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Sci Adv. 2019 Nov 8;5(11):eaaw5593. doi: 10.1126/sciadv.aaw5593. eCollection 2019 Nov.

Room temperature strain-induced Landau levels in graphene on a wafer-scale platform.

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Department of Physics and Astronomy, University of British Columbia, Vancouver, British Columbia V6T 1Z1, Canada.
Quantum Matter Institute, University of British Columbia, Vancouver, British Columbia V6T 1Z4, Canada.
Division of Molecular and Condensed Matter Physics, Department of Physics and Astronomy, Uppsala University, P.O. Box 516, 751 20 Uppsala, Sweden.
Max Planck Institute for Solid State Research, 70569 Stuttgart, Germany.
Max Planck Institute for Chemical Physics of Solids, 01187 Dresden, Germany.
Department of Chemistry, University of British Columbia, Vancouver, British Columbia V6T 1Z1, Canada.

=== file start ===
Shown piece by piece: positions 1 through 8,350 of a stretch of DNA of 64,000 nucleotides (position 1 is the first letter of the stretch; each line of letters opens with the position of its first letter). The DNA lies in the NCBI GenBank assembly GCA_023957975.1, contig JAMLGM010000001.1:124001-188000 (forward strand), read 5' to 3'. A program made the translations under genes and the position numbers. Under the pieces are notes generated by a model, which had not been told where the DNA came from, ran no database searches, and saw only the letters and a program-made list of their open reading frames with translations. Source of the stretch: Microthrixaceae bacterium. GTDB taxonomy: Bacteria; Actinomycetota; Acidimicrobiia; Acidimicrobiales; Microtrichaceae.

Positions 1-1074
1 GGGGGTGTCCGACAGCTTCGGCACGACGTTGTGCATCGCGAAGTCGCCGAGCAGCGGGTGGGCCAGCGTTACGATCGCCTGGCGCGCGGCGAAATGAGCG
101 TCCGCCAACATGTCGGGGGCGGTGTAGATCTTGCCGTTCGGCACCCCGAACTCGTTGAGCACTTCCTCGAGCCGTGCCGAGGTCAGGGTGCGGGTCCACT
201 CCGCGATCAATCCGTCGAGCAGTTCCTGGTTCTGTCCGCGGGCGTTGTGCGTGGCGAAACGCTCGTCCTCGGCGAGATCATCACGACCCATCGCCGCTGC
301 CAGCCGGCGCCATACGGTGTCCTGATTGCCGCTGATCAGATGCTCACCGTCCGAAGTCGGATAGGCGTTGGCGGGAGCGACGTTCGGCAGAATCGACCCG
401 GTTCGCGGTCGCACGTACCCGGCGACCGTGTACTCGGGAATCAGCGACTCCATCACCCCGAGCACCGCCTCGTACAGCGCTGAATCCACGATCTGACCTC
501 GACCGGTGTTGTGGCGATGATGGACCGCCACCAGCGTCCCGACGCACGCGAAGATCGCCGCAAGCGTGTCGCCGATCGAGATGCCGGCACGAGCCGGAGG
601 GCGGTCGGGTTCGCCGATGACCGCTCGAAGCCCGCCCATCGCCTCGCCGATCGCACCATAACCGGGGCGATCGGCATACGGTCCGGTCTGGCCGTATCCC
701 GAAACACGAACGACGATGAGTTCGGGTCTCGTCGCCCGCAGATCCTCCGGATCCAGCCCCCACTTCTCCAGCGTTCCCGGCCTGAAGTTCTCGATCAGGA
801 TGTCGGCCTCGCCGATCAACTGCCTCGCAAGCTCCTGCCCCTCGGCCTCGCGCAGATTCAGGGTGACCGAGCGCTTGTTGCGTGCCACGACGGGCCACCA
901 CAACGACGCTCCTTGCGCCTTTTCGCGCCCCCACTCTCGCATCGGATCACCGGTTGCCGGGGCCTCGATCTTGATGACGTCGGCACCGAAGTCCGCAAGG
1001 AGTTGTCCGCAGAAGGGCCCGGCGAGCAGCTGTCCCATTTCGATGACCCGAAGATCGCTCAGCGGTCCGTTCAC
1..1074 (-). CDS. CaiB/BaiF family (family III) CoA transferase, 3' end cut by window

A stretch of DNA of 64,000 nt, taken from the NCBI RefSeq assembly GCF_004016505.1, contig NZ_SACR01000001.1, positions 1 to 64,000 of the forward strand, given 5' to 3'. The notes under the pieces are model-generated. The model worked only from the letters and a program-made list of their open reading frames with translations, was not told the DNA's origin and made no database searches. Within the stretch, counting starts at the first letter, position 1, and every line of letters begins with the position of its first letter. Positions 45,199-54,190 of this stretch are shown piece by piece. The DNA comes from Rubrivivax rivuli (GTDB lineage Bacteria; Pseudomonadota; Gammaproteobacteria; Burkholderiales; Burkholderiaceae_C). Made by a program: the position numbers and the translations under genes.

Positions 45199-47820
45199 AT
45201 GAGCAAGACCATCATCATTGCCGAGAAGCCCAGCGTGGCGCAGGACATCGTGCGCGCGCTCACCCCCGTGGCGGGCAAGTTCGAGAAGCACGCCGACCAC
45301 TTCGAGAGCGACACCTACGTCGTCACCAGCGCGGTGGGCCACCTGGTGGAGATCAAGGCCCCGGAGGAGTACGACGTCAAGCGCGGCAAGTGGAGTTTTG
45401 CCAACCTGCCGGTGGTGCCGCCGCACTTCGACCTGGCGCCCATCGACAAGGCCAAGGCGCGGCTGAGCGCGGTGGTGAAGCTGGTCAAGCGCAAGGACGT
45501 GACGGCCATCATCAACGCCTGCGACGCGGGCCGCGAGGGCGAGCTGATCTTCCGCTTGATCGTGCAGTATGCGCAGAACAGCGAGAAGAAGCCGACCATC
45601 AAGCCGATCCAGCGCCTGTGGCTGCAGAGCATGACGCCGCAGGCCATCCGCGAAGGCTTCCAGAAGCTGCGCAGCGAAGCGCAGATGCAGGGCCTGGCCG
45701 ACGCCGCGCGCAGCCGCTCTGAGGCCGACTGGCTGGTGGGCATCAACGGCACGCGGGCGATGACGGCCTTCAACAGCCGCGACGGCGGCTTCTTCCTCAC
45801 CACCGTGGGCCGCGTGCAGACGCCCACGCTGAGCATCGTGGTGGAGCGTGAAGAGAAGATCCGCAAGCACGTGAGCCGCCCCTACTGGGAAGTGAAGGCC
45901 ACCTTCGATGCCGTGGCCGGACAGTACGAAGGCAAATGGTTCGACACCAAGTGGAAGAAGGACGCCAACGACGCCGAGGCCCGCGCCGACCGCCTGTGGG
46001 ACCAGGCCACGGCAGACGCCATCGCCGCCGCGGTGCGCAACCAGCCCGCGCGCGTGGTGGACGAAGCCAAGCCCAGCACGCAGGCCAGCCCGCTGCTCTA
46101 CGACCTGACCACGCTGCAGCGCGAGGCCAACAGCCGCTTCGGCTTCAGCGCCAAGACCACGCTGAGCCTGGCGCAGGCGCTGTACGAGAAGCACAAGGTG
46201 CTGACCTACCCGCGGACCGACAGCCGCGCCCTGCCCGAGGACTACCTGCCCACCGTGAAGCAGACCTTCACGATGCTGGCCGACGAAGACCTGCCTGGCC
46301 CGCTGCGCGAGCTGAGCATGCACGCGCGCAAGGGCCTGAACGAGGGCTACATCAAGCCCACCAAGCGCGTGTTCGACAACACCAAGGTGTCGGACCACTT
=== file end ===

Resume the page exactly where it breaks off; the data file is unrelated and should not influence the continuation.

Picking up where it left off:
Graphene is a powerful playground for studying a plethora of quantum phenomena. One of the remarkable properties of graphene arises when it is strained in particular geometries and the electrons behave as if they were under the influence of a magnetic field. Previously, these strain-induced pseudomagnetic fields have been explored on the nano- and micrometer-scale using scanning probe and transport measurements. Heteroepitaxial strain, in contrast, is a wafer-scale engineering method. Here, we show that pseudomagnetic fields can be generated in graphene through wafer-scale epitaxial growth. Shallow triangular nanoprisms in the SiC substrate generate strain-induced uniform fields of 41 T, enabling the observation of strain-induced Landau levels at room temperature, as detected by angle-resolved photoemission spectroscopy, and confirmed by model calculations and scanning tunneling microscopy measurements. Our work demonstrates the feasibility of exploiting strain-induced quantum phases in two-dimensional Dirac materials on a wafer-scale platform, opening the field to new applications.

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